As flexible packaging grows in popularity, converters and suppliers seek ways to keep up with high production output demands. In particular, these changes have included:
- Down gauging films
- Increasing packaging equipment efficiencies
- Developing curing technologies
However, with these rapid design changes comes an increased potential for food contamination. Take a look at items that need to be addressed to ensure food safety in flexible packaging designs.
Understanding Materials’ Role in Food Safety
All food packaging materials must pass certain FDA regulations. For example, each time a company wants to use a new packaging design, they must first review the materials used in the design for compliance to applicable FDA Regulations . This is because certain material compositions may increase the likelihood of chemical migration. If a packaging material or component migrates into the packaged food, it is considered a food additive and must be previously cleared by FDA or a Food Contact Notification must be filed for approval by FDA.
To that end, any materials used in flexible packaging must not adulterate food:
- Packaging must not make food unsafe
- Packaging must not make food unfit for consumption (impart an off taste or odor)
Understanding Time and Temperature Impact in Food Safety
When developing a flexible packaging design, it’s important to understand that the product’s conditions of use factors in to whether or not it will pass FDA approval. These include:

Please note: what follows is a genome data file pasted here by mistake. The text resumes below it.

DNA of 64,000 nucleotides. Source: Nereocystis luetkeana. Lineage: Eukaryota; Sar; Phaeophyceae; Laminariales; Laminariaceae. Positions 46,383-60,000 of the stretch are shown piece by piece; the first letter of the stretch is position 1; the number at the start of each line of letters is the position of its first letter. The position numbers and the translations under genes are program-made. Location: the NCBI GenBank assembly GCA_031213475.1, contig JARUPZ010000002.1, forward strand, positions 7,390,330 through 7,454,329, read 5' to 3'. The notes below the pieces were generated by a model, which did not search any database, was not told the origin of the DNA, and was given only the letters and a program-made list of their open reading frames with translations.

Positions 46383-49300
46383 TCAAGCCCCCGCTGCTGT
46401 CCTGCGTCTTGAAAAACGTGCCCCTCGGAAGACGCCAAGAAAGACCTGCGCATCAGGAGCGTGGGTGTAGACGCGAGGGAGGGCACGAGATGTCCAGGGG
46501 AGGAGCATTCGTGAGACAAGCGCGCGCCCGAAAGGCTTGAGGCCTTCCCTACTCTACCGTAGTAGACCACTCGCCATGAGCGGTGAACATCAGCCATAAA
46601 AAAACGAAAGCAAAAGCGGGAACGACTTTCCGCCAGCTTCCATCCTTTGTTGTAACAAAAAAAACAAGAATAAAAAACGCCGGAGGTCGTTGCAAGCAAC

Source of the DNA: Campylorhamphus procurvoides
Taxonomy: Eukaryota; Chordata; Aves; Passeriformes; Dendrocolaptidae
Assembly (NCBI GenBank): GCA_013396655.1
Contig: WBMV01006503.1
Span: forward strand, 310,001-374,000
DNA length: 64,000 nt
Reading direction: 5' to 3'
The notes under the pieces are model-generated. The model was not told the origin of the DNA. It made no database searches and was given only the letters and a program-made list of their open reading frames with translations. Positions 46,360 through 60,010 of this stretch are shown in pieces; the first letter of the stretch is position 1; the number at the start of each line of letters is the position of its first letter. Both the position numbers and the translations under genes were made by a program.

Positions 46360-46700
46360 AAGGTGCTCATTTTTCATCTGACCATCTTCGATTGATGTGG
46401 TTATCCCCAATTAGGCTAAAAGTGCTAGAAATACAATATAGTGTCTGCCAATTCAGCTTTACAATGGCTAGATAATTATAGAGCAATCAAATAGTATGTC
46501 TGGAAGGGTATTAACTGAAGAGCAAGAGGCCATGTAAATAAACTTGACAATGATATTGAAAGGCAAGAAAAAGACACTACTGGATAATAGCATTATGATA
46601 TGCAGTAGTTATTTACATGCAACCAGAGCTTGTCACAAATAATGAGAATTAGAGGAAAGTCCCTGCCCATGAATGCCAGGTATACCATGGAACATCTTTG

- Heat conditions
- Length of shelf life
These items can impact the likelihood of migration in addition to the types of materials chosen. As a result, the packaging must undergo additional testing, especially in regards to how the package performs in conjunction with the type of food to be packaged.
Understanding Food Behavior in Food Safety
Certain types of food are more likely than others to pull chemicals from the packaging based on their composition. In particular, these include fatty and aqueous foods. Therefore, it’s important to know how the desired food product will react when packaged. To this end, the FDA requires that the package be tested against a proper food simulant to measure performance and avoid migration issues.
Understanding Film’s Role in Food Safety
Certain barrier properties aid in a film’s ability to decrease the likelihood of chemical migration and increase food safety. However, its level of ability to do so is dependent upon several aspects, including:
- Molecular weight distribution
To minimize a barrier breach, companies must perform certain migration testing to the film itself.
Adhesives play an important role in flexible packaging design and functionality. Bostik manufactures FDA-approved products for both direct and indirect food contact. Understanding food safety concerns, Bostik works directly with customers to ensure regulations are met.
For more information on how Bostik’s products adhere to FDA regulations and testing protocols, call 800-7-BOSTIK, or visit www.bostik.com/us.